These days, almost everyone’s body sports a tattoo somewhere. My son has an angry Sun covering his back. His wife has tattoos on her legs. It wasn’t always so.
In the 50s and 60s, tattoos signified two things. The first was service in the United States Navy.
The first tattoo I recall seeing graced the arm of Judy’s dad. I don’t remember what it was, but I’d hazard a guess it was an anchor. Navy men prided themselves on their tattoos.
Grace Church members frowned at tattoos. They knew the book of Leviticus had something to say against them. I noticed that Mr. Phillips and his son, also a Navy vet, always kept their arms covered in church. I suspect the Church on the Rock, which is what Grace became in the 2000s, is more tolerant of body art. Pretty little crosses, fish symbols, and tough guy Jesus faces are all the rage among twenty-first century evangelicals.
The other kind of tattoos I grew up with were not pretty, were not obtained voluntarily, and conveyed a message not of pride but of humiliation and degradation.
About half the residents of the part of Canarsie in which I lived were Jewish, mostly of Eastern European descent. By the time they arrived in America, they’d shorn the spellings that reminded them of the “old country.” Rabinowitz became Robins; Nahinsky turned to Nahins. But some things you can’t change.
I remember the first time I met one friend’s grandfather. He reached out to shake my hand and say, “pleased to meet you” in Yiddish-accented English. I saw a faint number tattooed on his forearm. Grandfather noticed my eyes drawn to that spot.
“From the camp,” he said, a tear moistening his eye.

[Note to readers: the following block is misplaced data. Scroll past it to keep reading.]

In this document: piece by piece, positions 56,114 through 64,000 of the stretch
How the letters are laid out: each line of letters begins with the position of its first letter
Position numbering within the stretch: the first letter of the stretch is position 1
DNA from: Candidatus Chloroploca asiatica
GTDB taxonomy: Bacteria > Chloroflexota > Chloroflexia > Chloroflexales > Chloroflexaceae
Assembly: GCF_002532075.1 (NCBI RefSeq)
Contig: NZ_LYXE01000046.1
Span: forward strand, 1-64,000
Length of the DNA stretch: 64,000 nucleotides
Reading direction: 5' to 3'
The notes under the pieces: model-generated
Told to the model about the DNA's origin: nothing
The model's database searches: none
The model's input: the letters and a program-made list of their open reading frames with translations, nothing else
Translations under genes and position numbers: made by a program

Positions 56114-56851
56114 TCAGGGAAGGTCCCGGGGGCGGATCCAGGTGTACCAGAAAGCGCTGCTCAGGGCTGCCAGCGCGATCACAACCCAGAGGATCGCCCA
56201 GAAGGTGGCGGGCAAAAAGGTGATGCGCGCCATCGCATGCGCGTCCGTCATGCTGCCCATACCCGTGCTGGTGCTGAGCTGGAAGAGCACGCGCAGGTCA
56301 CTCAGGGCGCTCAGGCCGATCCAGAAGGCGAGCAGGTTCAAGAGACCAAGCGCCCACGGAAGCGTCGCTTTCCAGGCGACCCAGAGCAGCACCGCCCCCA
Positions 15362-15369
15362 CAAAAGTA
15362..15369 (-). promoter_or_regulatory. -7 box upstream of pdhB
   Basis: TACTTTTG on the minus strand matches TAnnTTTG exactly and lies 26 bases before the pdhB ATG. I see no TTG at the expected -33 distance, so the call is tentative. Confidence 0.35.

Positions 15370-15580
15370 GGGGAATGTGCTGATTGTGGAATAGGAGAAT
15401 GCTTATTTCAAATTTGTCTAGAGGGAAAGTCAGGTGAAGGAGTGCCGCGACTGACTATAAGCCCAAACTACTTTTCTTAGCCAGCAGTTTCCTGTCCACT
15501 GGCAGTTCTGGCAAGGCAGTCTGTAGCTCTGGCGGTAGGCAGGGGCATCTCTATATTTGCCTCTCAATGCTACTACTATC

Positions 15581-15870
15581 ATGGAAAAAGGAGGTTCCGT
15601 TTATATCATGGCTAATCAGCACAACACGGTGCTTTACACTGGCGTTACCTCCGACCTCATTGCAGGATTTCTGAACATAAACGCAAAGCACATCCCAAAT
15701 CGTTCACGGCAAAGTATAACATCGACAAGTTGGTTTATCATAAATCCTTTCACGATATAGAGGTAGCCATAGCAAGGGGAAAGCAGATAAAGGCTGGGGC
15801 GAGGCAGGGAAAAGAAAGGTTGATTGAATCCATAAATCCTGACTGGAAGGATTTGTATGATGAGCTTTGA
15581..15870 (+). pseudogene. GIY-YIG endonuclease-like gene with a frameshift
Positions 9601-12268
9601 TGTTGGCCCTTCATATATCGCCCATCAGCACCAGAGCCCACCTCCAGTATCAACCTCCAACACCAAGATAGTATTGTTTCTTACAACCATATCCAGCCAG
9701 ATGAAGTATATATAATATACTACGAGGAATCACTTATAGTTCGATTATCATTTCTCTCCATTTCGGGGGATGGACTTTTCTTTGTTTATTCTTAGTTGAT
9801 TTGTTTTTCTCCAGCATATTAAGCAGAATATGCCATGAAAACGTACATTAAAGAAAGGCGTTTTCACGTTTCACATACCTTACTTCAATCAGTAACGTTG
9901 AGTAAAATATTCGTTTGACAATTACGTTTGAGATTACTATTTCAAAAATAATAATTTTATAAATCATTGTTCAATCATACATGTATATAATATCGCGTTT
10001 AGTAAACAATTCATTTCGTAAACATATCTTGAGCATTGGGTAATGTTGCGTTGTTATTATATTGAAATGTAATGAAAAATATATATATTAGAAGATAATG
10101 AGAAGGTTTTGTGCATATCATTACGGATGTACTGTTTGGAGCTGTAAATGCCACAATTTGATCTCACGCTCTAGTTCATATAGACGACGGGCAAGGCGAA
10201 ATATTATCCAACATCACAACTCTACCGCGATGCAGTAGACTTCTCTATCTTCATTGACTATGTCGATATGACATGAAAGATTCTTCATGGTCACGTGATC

That was all I needed to know.
Those were the years I was heavily into World War II, as my stepson is now. I watched TV shows like Combat and The Gallant Men, and wished I’d been allowed to see The Longest Day at the movies. I was ecstatic when Uncle Freddie gave me the German helmet and belt buckle he’d brought back from the war. But he never talked about the war. I only knew he’d landed in France just after D-Day and fought his way across Europe and into Germany. That’s where he got his nickname: Fritz.
Maybe Uncle Freddie met some of my friends’ grandparents back then. He’d have remembered. Oh, not the names but the looks. That’s something American soldiers had no words for. How do you describe walking skeletons? What do you call the level of hell below horror?
Holocaust they named it. A word with origins in burning and sacrificial offerings.
The grandparents with tattooed arms survived that indescribable hellfire. Many of their parents and siblings did not. They came to an America that refused to welcome them in the 1930s but suddenly opened its borders to them after the war. Too late for most.
They found work here, and they built for their children the kind of lives they’d had taken away in Poland and Hungary and Germany. And when those children became successful and bought homes in Canarsie, they moved downstairs and lived quietly into an old age their parents never reached.
Uncle Freddie, the liberator, had no words to describe the things he saw during the war, but the grandparents with tattooed arms did. Just two words: never again.
I do hope you’re enjoying Tales of a Canarsie Boy. I’ll be adding new episodes in the months to come. By the way, if you’re from Canarsie and have a story to share, please contact me via this blog or email (firstname.lastname@example.org). I’d love to include you as a guest blogger.
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